DIY Corporate Credit Series: Establishing Corporate Credit Under the Right Business Structure – Part 2
Read Part 1 of ‘DIY Corporate Credit Series: Establishing Corporate Credit Under the Right Business Structure’
2. Business Structure: S Corporations
An S Corporation is much like that of a C Corporation. The IRS considers it to be a separate entity from its owner(s). However, it comes with limited liability protection, as you’re not necessarily protected from various types of litigations. One example of this is tort actions taken against the company for workplace incidents.
Also, with an S Corp, the business itself is not taxed. Instead, some profits and loses will actually be filed through your personal federal tax return. Yet, as a shareholder, if you actually work for the S Corp, you’re allowed to pay yourself “reasonable compensation.” If all shareholders who put in work for the business aren’t compensated with fair market value, some corporate earnings may be reclassified as “wages” by the IRS.
3. Business Structure: Limited Liability Company
A limited liability company, also known by simply LLC, combines some of the features of both corporations and partnerships. With an LLC, each “owner” is referred to as a “member.” Some states allow a single member to own an LLC, while others require two or more individual members, other LLCs or corporations.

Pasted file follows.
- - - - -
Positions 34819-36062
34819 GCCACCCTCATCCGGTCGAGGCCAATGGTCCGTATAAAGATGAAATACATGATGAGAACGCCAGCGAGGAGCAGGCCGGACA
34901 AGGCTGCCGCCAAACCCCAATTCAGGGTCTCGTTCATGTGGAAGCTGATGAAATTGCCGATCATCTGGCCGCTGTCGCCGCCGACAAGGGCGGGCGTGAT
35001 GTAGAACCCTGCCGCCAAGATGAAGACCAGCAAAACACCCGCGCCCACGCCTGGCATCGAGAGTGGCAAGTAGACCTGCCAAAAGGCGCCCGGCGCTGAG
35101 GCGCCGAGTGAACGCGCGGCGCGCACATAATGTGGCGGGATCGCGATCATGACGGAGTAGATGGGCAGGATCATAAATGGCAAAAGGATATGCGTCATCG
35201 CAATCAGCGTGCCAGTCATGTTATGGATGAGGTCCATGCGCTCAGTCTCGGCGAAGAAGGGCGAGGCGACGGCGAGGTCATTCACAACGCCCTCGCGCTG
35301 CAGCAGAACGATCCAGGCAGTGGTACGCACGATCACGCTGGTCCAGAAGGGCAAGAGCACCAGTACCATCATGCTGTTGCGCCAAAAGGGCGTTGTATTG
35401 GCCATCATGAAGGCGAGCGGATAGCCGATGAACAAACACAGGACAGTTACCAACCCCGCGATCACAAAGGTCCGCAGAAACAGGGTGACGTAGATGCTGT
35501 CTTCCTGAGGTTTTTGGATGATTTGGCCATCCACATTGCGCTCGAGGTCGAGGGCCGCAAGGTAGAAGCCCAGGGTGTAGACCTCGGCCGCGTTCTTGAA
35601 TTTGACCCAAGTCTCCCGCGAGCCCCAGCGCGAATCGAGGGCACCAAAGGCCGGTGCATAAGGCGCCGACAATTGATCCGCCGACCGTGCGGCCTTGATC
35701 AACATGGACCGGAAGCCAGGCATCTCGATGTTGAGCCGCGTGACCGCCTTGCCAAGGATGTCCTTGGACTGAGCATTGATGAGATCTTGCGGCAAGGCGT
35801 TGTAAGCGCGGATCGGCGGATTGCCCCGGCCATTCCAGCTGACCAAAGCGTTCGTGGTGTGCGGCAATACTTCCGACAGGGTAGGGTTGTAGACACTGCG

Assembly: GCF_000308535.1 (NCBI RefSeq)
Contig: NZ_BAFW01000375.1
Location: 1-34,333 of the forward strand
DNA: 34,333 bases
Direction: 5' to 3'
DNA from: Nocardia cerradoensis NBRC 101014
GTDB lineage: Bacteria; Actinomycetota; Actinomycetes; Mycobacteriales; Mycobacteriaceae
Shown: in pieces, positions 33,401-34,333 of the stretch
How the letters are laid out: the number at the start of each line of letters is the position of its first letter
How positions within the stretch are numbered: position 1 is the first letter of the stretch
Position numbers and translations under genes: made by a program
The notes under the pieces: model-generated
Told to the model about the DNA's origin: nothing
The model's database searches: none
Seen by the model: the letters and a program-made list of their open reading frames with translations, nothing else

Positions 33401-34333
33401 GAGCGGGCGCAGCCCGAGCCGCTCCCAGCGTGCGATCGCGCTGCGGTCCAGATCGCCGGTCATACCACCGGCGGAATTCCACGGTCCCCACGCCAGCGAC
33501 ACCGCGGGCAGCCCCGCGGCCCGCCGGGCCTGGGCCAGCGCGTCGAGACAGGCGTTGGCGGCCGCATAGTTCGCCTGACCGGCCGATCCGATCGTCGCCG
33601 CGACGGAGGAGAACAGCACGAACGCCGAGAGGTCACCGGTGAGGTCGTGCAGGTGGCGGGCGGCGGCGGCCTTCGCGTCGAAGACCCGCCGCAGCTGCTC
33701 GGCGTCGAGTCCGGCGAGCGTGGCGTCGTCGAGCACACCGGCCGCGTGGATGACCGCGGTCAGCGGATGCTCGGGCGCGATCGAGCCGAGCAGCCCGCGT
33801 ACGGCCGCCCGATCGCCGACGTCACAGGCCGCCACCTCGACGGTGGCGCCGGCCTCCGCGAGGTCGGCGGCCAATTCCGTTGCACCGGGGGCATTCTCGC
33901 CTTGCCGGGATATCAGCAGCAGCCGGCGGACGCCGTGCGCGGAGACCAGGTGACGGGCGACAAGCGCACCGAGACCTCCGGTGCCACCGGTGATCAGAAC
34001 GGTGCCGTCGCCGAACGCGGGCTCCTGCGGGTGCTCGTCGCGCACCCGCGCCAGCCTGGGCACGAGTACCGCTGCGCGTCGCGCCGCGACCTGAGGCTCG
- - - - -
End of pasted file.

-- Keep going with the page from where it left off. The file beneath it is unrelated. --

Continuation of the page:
Unlike corporations, Limited Liability Companies are not taxed as separate entities. Instead, the profits and losses of the companies are “passed through” the LLC to each of its members. These profits and losses are reported on the personal federal tax returns of the LLC members, like that of a partnership.
4. Business Structure: Nonprofit Organization
Nonprofit organizations are also referred to as 501(c)(3) organizations. IRS grants this business structure tax-exempt status. In most cases, donations made to the nonprofit organization by both individuals and other businesses are tax deductible for the donors. Operating and financial disclosures are very important for 501(c)(3) organizations in order to ensure the public that contributions are being used properly.
Income tax is not paid on donations and fundraising money earned by nonprofit organizations. In order to qualify for this tax-exempt status, the organization must benefit a specific purpose and provide benefits for the general public. Some of the most popular types of non-profits include schools, hospitals and churches.
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